This patch enables a filesystem to do a forcible unmount when the
underlying media fails or generally goes away. For example when a
USB flash memory card hosting a UFS filesystem is unplugged.
The basic strategy for handling disk I/O errors when softdep is enabled
is to stop writing to the disk of the affected file systemand mostly pretend
that all future writes by the file system to that disk actually succeed,
and then trigger an asynchronous forced unmount of the affected file system.
There are two cases for disk I/O errors:
- ENXIO, which means that this disk is gone and the lower layers of the storage stack already guarantee that no future I/O to this disk will succeed.
- EIO (or most other errors), which means that this particular I/O request has failed but subsequence I/O requests to this disk might still succeed.
For ENXIO, we can just clear the error and continue, because we know that
the file system cannot affect the on-disk state after we see this error.
For EIO or other errors, we arrange for the geom_vfs layer to reject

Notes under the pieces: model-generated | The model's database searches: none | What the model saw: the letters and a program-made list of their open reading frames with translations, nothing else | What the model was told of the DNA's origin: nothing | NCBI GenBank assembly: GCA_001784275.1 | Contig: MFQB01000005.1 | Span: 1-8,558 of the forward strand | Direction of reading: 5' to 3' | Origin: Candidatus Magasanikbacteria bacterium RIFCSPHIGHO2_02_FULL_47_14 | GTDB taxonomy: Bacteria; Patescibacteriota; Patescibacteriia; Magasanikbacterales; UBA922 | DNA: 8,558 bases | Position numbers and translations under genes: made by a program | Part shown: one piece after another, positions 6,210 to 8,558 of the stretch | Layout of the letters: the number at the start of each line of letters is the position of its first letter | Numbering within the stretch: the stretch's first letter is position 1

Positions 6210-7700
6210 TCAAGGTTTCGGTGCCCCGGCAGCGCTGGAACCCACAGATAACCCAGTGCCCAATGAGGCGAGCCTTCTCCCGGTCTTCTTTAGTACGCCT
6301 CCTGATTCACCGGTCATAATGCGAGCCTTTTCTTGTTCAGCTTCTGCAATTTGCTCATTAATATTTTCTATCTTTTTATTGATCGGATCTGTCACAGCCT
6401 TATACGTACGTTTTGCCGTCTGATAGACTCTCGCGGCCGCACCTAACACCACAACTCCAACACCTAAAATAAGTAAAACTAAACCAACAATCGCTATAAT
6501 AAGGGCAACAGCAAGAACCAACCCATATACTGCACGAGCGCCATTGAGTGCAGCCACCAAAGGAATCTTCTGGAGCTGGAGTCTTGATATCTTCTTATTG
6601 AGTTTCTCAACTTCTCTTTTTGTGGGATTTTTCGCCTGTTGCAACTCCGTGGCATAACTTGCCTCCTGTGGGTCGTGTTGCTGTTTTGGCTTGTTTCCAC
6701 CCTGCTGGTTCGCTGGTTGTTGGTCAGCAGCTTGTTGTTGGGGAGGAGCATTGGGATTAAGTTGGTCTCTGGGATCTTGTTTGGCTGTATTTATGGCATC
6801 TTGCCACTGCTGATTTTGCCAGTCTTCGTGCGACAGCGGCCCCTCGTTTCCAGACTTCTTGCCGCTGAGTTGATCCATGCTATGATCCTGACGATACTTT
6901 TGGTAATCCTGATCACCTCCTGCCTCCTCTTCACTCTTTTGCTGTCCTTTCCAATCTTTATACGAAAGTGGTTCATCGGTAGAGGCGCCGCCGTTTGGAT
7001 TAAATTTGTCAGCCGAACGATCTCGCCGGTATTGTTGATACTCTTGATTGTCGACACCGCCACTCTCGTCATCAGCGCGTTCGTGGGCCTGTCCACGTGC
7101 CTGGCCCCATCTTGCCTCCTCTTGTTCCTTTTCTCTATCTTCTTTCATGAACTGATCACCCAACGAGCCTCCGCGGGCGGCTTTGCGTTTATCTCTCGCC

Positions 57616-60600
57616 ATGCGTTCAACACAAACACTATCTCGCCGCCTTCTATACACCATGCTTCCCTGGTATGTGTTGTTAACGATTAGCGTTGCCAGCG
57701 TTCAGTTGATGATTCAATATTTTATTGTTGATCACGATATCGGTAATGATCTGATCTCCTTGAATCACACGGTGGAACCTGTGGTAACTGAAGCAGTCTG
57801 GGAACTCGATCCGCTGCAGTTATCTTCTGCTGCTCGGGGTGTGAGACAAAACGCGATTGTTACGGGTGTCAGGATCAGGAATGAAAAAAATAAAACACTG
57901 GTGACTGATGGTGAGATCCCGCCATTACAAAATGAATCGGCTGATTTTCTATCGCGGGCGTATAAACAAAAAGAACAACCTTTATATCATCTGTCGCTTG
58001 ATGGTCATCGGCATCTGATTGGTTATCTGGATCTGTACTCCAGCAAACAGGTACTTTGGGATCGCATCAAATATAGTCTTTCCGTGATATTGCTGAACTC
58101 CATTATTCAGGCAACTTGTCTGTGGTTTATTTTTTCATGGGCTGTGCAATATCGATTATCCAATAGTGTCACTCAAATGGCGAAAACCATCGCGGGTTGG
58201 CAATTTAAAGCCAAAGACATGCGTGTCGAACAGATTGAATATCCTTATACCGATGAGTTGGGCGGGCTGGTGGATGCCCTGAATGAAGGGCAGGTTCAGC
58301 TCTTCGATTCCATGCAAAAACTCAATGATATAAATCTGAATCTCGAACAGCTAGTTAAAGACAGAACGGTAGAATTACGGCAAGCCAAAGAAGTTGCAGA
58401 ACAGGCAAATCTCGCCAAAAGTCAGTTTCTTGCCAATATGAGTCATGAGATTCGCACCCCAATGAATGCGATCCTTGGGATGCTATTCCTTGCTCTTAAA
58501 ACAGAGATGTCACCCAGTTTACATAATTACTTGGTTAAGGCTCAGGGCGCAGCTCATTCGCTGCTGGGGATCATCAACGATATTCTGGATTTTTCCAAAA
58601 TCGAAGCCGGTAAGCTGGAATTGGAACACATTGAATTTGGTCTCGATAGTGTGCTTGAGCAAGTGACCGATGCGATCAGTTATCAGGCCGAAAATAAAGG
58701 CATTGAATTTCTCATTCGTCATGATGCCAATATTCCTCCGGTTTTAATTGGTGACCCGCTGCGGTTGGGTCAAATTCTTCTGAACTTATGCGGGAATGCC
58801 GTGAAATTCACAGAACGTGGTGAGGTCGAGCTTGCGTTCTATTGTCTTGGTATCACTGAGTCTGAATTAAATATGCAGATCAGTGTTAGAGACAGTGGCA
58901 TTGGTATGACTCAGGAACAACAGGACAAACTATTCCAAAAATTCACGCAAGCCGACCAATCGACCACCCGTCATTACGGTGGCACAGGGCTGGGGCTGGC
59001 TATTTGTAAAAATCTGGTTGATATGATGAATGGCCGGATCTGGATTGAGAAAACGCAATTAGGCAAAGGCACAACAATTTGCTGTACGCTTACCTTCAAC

all future I/O requests with ENXIO just like is done when the geom_vfs is
orphaned, and then the file system code can again just clear the error and
This new treatment of I/O errors is needed for writes of any buffer that is
involved in a dependency (most of which are explicit via a structure attached
to bp->b_dep, but some of which are implicit), and also for any read that is
necessary to write other buffers which are involved in a dependency.
In this patch we apply the new treatment to all writes and to the specific
reads that are done as part of flushing buffers involved in dependencies.
When such a read actually does fail, we fabricate a buffer full of zeroes
and pretend that the read succeeded. The only case where a buffer full of
zeros causes the code to do the wrong thing is when reading an inode buffer
containing an inode that still has an inodedep in memory that will reinitialize
ip->i_effnlink based on the ip->i_nlink that we read, and to handle this we
now store the ip->i_nlink value that we wrote in the inodedep as well.
fsync() and msync() do need to return errors if data fails to be written
to stable storage, and so these operations return ENXIO for every call made
on files in a file system where we have otherwise been ignoring I/O errors.